Biodynamic initiative for the next generation – Nordic

About Biodynamics

About Biodynamics

Biodynamics is a holistic, ecological, and ethical approach to farming, gardening, food, and nutrition. Biodynamics is rooted in the work of philosopher and scientist Dr. Rudolf Steiner, whose 1924 lectures to farmers opened a new way to integrate scientific understanding with a recognition of spirit in nature.

Biodynamics has continued to develop and evolve since the 1920s through the collaboration of many farmers and researchers. Around the world, biodynamics is alive in thousands of thriving gardens, farms, vineyards, ranches, and orchards. The principles and practices of biodynamics can be applied anywhere food is grown, with thoughtful adaptation to scale, landscape, climate, and culture.


Biodynamics, derived from the Greek bios (life) and dynamos (energy) is the oldest system of organic agriculture. It is a global movement that promotes a uniquely holistic approach to organic agriculture which aims to regenerate the health and vitality of our soils; restore the integrity of our food; ensure the welfare of our animals and promote the health and wholeness of our communities. Biodynamics is uniquely positioned to ensure sustainable agriculture, biodiversity and food security, and tackle some of the root causes of climate change.

The foundation of biodynamics

The father of biodynamics, Rudolf Steiner was born on February 27, 1861 in what is now Croatia and died on March 30, 1925 in Dornach, Switzerland. His monumental projects of drafting a holistic science, a new pedagogy, new perspectives in medicine and agriculture have entered into the spiritual heritage of the present time. They live in today’s cultural life as an impulse and an inspiration. Biodynamic practices build upon a series of Steiner’s lectures for farmers who wanted to improve soil fertility and food quality.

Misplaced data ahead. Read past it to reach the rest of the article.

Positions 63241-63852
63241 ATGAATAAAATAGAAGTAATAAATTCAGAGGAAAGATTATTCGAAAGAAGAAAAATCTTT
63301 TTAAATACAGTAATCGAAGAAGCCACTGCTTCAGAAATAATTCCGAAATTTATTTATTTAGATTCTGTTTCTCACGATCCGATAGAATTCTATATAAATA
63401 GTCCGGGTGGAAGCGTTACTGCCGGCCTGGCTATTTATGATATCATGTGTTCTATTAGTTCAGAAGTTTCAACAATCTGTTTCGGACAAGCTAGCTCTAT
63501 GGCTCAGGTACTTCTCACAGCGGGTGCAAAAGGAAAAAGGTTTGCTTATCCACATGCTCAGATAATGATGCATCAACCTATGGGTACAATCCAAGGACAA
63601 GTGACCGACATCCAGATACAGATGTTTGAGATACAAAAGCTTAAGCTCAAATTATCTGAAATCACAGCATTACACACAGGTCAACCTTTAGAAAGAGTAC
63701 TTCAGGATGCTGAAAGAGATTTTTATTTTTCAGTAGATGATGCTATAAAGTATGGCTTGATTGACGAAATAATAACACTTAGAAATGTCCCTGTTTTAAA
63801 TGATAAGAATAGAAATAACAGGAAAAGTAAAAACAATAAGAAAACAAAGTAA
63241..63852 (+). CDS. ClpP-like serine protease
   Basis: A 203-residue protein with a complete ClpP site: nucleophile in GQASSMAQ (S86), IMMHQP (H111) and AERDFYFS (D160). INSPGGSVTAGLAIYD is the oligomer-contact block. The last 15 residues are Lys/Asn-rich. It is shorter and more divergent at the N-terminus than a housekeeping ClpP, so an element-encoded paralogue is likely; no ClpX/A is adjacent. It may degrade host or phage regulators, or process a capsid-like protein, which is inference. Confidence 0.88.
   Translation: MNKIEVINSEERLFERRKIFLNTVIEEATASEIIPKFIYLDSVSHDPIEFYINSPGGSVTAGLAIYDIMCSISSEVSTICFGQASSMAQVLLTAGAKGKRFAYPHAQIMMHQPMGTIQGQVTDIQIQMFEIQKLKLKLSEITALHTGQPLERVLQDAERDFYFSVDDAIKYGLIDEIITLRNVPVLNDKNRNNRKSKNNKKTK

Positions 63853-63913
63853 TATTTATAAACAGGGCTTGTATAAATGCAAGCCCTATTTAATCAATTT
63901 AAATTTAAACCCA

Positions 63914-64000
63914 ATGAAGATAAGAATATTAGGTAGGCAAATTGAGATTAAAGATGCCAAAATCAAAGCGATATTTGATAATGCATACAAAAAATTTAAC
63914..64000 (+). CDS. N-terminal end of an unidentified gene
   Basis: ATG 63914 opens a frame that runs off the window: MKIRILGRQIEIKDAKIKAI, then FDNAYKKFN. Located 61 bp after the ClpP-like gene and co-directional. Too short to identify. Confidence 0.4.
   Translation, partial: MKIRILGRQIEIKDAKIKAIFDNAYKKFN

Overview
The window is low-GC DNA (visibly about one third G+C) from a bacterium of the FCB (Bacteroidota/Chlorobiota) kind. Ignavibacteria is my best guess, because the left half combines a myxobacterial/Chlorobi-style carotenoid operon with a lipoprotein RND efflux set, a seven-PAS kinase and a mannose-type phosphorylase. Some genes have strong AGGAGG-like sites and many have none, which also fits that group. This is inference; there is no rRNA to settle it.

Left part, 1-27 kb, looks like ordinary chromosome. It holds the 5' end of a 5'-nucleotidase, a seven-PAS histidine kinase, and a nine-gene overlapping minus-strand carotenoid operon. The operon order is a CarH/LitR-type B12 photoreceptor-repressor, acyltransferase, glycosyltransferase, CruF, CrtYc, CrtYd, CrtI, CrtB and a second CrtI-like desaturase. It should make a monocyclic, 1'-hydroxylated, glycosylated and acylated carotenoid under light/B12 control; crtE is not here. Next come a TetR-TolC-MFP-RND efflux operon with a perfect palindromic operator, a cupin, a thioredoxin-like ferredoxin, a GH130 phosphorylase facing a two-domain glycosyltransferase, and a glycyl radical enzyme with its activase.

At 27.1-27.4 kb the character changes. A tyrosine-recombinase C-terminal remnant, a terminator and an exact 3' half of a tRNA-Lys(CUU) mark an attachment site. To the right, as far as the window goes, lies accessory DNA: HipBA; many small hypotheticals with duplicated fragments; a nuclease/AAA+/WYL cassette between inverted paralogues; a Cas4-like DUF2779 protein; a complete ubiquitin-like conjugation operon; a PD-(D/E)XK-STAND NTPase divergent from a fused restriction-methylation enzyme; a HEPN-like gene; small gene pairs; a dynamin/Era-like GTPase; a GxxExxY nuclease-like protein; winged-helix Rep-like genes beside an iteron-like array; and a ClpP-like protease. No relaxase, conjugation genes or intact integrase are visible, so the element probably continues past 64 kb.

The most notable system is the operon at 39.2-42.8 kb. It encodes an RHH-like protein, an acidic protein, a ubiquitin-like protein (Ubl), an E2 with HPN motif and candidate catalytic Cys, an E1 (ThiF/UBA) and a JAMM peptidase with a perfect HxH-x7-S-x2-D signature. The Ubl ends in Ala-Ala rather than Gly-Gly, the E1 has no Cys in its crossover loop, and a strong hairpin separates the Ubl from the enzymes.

The role of biodynamics in the challenges today

Climate Change is one of the biggest challenges we as a species face today. Food production and consumption accounts for 30% of global greenhouse gas emissions. Conversely, agriculture is one of the sectors most affected by climate change: threatening rising temperatures, water scarcity and soil degradation. Biodynamics can make a significant contribution to healing the planet. An extremely effective organic system for carbon storage and soil restoration, biodynamic farming has the potential to mitigate the impact of climate change and heal our planet.